No Quiet Waters

stormy ocean waves splashing high against rocks

Growing up with parents who were immigrants from Africa to the United States, I heard a lot of proverbs. I liked many of them, but there were some that I, an autistic child with a very literal mind, simply could not understand. One of those was a proverb that stated how calm, quiet waters are the ones that drown a man (person). I found that puzzling; wouldn’t a person be more likely to drown in turbulent waters than in relatively peaceful ones?

I later came to understand that the proverb was referring to the fact that when we are at ease, when we are complacent, when we don’t feel a sense of urgency or danger, we are less vigilant, less prepared, and less protected, and therefore at risk. Just as statistics show that a disproportionate amount of car crashes occur within close proximity to one’s home, this proverb warns of the dangers we open ourselves up to if we become too comfortable and if we – like rancid, stagnant water – don’t keep moving.

I’m writing this post because I want to stir up some waters today. For several months the other members of the board of trustees of the Autistic Self Advocacy Network (ASAN) and I, as well as key ASAN staff, have been engaged in lengthy conversations about our shared commitment to inclusion, diversity, and representation not only here at ASAN, but within the Autistic community and the broader disability community. We’ve had thought-provoking, soul-searching discussions about how critical these concepts are. And this month, which happens to be the commemoration of Black History Month, we are bringing you into some of that dialogue with us.

Please note: we are not doing this as solely a Black History Month “thing.” While all of us acknowledge and celebrate the importance of Black History Month not only in our community, but in general, this is not only that. You see, I, and other Black people, don’t suddenly appear, in all our Blackness, on February 1st only to be cast aside the evening of February 28th (or 29th). I’m Black every month. I’m Black every week; I’m Black every day; I’m Black every moment. Just as disabled people aren’t props for abled people, people of color, including Black people, are not to be used and discarded when the hashtag stops trending. #BlackLivesMatter every day of the year, whether it is February or not. That includes Black disabled lives, and specifically with regard to ASAN, Black Autistic lives.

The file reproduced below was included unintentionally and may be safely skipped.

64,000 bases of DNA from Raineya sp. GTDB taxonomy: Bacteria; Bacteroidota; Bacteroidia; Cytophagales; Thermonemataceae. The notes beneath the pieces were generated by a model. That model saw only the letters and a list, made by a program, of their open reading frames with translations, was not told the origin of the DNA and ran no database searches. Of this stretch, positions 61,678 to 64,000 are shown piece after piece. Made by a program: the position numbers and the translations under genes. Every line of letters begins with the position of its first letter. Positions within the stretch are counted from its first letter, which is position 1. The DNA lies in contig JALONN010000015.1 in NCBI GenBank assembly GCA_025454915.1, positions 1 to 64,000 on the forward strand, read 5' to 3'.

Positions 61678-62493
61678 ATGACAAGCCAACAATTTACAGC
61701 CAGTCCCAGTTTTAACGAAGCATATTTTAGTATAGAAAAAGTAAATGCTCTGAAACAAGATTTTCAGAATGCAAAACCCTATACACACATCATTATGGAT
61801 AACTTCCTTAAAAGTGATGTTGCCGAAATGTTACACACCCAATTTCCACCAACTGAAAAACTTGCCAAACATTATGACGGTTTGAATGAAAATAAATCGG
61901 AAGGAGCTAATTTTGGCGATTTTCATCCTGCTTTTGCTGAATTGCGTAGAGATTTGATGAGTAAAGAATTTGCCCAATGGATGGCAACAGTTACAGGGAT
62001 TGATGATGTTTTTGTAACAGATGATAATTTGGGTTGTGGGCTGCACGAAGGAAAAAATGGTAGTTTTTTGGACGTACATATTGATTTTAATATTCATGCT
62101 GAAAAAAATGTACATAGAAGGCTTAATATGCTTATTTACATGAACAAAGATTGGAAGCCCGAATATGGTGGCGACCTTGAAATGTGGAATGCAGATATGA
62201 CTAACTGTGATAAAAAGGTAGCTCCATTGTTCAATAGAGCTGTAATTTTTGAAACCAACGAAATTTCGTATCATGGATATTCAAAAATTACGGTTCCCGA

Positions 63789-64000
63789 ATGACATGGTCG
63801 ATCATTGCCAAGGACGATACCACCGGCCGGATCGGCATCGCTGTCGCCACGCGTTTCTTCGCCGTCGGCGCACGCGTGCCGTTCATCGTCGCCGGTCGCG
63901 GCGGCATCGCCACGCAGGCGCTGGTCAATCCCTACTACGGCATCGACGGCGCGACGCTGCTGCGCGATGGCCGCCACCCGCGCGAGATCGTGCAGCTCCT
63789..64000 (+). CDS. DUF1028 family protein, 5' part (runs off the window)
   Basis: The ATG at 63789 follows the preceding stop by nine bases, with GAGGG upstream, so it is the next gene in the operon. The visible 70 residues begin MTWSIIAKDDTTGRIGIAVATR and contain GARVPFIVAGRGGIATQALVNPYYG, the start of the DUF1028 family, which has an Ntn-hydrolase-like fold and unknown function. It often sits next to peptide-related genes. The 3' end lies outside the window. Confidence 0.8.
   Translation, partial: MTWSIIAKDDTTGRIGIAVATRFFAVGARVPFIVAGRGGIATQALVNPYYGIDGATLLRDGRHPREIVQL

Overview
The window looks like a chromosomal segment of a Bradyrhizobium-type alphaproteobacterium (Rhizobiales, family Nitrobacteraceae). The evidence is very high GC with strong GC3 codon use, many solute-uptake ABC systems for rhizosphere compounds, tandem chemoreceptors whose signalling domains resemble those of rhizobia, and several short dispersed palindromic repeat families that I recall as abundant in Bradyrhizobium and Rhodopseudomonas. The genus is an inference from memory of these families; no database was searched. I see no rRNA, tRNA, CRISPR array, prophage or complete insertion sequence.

ASAN seeks to honor the lives, contributions, struggles, and uniqueness of the Black community during this Black History Month while also conversing publicly and transparently about what our organization, our community, and greater society needs to do to differently and better with regard to centering, actively partnering and demonstrating solidarity with, and signal boosting those in our community with multiple marginalizations – including Black Autistics, as “Nothing About Us Without Us” means all of us.

For over a decade the Autistic Self Advocacy Network has sought to empower Autistic people and to ensure that we have a presence and a voice. Though there remains much, much work to be done and many obstacles to overcome – especially now, in the current political climate – it is apparent that we have made, and are making, an impact. A lot of that progress has been achieved in conjunction with many community members, partners, and supporters across the globe. While we are grateful for our collective accomplishments as an organization and as a community, we must continue to grow, as it is not our desire to rest on past achievements, become complacent, and “drown” in familiar waters.

Over the next few weeks we will be sharing a multi-part blog series with you as we begin to address these topics – together. These posts will be collaborative articles written by members of the ASAN board of trustees, ASAN staff, and Black Autistics in our community who will be sharing their perspectives as guest contributors. We welcome your feedback on all of these posts as well as on this topic, and as always we thank you for supporting ASAN and for considering this with an open mind and open heart.

Yours in the struggle,

Morénike Giwa Onaiwu

#UnapologeticallyBlack and Autistic, on behalf of the ASAN Board of Trustees